Column: For whom and at what cost?

By: | Published: August 4, 2015 12:23 AM

Quality institutions, state-of-the-art infrastructure and efficient allocation of resources will be crucial

Of the many simmering slogans coined by the NDA government, “Make in India” is the most important as it promises to make India an important investment destination. However, like most other slogans, it is important to be clear about what has to be achieved and how. After all, Jawaharlal Nehru too strived to make in India by erecting high protective barriers. The policy completely ignored the interests of the consumers who had to put up with products of inferior quality at high costs. We departed from the strategy in 1991 because, it was not sustainable. Therefore, the slogan should have a different connotation not merely in terms of the tapestry, but also in terms of the real content.

Making India an important investment destination requires a systematic approach and strategy involving both policies and institutions. This requires the existing systems and processes to undergo significant changes to remove the structural rigidities and to create an accommodating ecosystem. The distributional coalitions that have deeply entrenched in the system will not easily allow such structural changes. A clear understanding on the part of the policy makers of what needs to be done to create a favourable ecosystem is necessary. This requires clarity, appropriate strategy and its communication with the people.

Operationalising of Make-in-India entails the Indian economy being internationally competitive, which requires the efficient use of existing resources and creating a favourable climate for achieving technological progress. Creating such an ecosystem calls for a combination of reforms to change the character and quality of institutions, provide state-of-the-art infrastructure and get the prices right to achieve efficient allocation of resources. Given the nature of federal polity and the fact that in a number of areas the states have important roles to perform, the policy and institutional changes will have to encompass both the Union and states. The Union government will have to work out strategies to carry the states in this long journey.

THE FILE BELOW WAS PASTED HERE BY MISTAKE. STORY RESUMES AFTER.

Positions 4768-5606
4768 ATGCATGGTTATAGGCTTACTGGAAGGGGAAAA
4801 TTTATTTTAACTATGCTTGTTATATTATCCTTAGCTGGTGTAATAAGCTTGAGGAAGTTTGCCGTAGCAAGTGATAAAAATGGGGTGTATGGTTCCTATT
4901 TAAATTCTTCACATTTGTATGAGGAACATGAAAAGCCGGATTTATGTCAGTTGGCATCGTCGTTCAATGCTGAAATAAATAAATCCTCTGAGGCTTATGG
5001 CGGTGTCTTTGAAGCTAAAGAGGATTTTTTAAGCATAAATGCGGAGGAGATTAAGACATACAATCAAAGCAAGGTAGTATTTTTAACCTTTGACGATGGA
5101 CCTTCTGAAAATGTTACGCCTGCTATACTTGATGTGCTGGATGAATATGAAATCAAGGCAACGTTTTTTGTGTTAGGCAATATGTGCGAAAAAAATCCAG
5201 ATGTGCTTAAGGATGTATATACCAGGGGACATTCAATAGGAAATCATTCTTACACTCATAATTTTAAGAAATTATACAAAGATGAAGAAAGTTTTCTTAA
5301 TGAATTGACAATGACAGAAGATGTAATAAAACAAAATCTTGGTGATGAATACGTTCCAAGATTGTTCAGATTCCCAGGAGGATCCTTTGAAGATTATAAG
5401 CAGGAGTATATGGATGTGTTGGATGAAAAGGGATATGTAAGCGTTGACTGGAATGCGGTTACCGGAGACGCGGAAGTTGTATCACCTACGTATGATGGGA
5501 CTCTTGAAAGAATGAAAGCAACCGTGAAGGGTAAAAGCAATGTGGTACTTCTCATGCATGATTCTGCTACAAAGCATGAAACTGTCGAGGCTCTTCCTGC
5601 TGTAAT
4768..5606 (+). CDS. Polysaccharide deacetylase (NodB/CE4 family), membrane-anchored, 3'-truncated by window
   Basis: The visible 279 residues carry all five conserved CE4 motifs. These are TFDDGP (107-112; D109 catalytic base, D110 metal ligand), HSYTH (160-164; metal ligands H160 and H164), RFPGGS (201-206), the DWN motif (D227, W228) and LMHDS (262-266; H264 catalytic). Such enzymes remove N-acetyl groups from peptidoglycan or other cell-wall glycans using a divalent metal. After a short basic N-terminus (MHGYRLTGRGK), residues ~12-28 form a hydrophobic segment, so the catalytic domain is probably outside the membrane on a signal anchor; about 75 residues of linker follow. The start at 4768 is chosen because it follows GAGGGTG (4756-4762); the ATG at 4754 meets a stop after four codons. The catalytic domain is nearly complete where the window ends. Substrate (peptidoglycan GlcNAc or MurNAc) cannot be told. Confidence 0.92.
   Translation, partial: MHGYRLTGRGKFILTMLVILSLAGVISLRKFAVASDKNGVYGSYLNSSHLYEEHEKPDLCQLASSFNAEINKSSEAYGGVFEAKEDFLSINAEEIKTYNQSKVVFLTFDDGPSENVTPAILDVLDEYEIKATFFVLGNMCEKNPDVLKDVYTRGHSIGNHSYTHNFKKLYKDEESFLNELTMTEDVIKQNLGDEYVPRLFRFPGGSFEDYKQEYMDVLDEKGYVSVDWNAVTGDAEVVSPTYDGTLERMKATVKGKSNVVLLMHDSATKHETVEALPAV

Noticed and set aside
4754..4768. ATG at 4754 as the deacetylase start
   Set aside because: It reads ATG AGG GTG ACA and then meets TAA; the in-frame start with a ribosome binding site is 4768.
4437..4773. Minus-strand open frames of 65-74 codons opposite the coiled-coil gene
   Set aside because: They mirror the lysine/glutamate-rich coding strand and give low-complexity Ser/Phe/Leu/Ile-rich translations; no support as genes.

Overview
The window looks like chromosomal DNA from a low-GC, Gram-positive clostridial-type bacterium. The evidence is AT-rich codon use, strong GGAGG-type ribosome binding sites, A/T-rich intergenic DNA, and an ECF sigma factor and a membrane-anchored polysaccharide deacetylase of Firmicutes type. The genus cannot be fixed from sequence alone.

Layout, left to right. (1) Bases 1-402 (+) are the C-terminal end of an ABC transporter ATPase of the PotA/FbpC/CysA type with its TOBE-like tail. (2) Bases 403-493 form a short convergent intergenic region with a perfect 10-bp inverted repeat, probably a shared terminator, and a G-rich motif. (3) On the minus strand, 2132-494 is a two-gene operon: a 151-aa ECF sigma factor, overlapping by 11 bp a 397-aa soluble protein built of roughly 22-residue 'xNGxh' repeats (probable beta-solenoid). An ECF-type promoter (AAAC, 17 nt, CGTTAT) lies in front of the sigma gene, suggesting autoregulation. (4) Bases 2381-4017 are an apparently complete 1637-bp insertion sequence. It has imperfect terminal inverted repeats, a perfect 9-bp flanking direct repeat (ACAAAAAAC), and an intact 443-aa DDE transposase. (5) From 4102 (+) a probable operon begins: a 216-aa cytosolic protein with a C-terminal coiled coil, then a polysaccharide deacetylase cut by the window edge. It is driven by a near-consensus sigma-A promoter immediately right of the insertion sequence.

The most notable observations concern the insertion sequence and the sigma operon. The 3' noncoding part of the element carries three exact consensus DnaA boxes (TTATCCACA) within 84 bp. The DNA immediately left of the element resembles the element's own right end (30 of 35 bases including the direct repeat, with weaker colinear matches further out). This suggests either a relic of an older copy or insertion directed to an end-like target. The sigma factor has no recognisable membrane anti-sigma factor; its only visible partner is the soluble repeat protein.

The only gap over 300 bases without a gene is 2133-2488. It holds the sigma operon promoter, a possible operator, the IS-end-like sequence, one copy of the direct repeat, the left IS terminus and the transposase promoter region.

The most important intervention by the government is to change the character and quality of institutions. Admittedly, labour laws have been a binding constraint in promoting labour intensive industrialisation and the Union government’s initiative in giving a greater role to the states is the best way forward. The pernicious effect of labour laws has led to declining fortunes of labour intensive industries like textiles and leather in which India has a comparative advantage. With labour becoming expensive in China, India can reclaim its lost ground. The labour laws rather than protecting the interests of labour have caused slow growth of employment and more particularly, organised sector employment in India.

A critical component of institutional restructuring is administrative reform. The second Administrative Reforms Commission has made useful recommendations, but surely, in a situation where bureaucracy is the most influential interest group, the tyranny of status quo will continue. Ensuring accountability and rewarding performance and making appointments on the basis of competence are the need of the hour. Bureaucrats never fade; virtually every regulatory system has been captured by the retired bureaucrats and competence has not always been the criterion in these appointments. The vitiation in the ease of doing business is exemplified by the functioning of the taxman. Not much has changed since the NDA government has taken over to change the attitude of tax administration.